You're underestimating the amount managers talk to each other. If you're turned down for lying, it's likely to get around. Why risk it? Negotiate better, or leverage up somewhere new in a year or so.
      Jul 20, 2017
  • New / Eng
    Ybzh51

    New Eng

    PRE
    Apple, Yahoo, NASA
    BIO
    Mainframes at NASA to web dev.
    Ybzh51more
    No one is holding a gun to your head when they ask previous salary. Start with "when we get to that point, we can talk about compensation. I'm expecting you'll make an offer that matches a current reasonable salary for the position and my abilities.." Then you stop talking. If they insist, stick with it. You want to make them name a number first. They're trying to get you to do the same. If they insist, then use your Glassdoor research to name a salary they're paying plus a chunk as your starting point - "Well, based on my research, I think I'm worth X in this position. What would you like to offer?" and see how it goes. If they accept your offer, you were low, and can use that when your next salary action comes up.
    Jul 20, 2017 2
    • New / Eng Hunnish
      Great advice but glassdoor is low. Blind is the only source of accurate data that I've seen.
      Jul 20, 2017
    • New / Eng
      Ybzh51

      New Eng

      PRE
      Apple, Yahoo, NASA
      BIO
      Mainframes at NASA to web dev.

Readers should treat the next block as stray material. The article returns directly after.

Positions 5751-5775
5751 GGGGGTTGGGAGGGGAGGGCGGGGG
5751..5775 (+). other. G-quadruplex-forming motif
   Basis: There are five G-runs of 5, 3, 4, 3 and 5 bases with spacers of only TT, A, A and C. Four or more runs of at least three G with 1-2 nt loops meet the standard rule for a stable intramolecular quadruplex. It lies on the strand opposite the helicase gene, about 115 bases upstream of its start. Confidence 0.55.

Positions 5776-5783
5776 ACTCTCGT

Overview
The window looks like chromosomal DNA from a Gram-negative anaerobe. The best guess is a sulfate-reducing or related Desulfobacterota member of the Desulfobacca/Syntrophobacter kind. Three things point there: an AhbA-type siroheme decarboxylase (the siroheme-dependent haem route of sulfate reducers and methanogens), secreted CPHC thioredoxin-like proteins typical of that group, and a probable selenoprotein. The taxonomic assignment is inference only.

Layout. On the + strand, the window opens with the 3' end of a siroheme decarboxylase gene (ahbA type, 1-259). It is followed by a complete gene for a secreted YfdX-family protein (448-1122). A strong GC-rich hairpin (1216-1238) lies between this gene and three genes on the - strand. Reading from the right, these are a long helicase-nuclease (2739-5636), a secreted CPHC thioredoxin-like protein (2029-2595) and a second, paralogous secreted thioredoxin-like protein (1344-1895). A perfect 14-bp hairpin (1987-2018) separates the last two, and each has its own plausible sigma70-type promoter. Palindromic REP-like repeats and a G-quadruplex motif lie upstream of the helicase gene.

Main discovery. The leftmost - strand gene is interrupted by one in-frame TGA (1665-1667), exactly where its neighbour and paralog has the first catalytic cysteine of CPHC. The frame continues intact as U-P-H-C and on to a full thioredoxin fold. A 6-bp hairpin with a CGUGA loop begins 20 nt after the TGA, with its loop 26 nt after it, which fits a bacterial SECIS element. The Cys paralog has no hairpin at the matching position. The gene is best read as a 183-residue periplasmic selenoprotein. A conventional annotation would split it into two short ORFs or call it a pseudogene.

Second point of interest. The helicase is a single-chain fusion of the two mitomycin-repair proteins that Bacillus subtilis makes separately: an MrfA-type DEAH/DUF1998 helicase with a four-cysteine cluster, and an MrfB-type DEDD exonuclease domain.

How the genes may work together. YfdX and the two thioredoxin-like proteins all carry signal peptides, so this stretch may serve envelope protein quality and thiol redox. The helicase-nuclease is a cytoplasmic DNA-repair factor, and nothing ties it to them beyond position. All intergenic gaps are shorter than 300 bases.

Ybzh51more
      Okay, s/Glassdoor/Blind/ and execute. :)
      Jul 20, 2017
  • Twitter tzzJ62
    Stupid to lie on a question you dont have to answer and is only a small portion of total comp. Can only get you rejected.
    Jul 20, 2017 3
    • Cisco / Product
      how abt lying on the RSU'S ?
      Jul 20, 2017
    • New / Eng
      Ybzh51

      New Eng

      PRE
      Apple, Yahoo, NASA
      BIO
      Mainframes at NASA to web dev.
      Ybzh51more
      Just. Don't. Lie.
      Jul 20, 2017
    • Cisco / Product
      it's tough that your current low-ball comp will create a ripple of lowballing everywhere
      Jul 20, 2017
  • Gartner Jenno
    Maybe I'm bad at this, but I've never been able to pivot successfully unless I walk from the opportunity. Recruiters straight up tell me they need this info first round to proceed, and at offer time ask for a previous Paystub/W2. May be a side-affect of being a woman.
    Jul 21, 2017 1
    • New / Mgmt zX27dH
      Recruiters tend to want this as they generally know the salary range for positions they are filling, even if those ranges are not posted. So the recruiters don't want to push and advance a candidate that would be way above the range, as in the end there will never be an offer and they will not get their commission.

      With applying directly and not through a recruiter, you have more wiggle room as salary probably won't come up till you are close to an offer.
      Jul 21, 2017
  • Gen!x / Eng
    ixptl12

    Gen!x Eng

    PRE
    startups, JPMorgan Chase
    BIO
    ¯\_(ツ)_/¯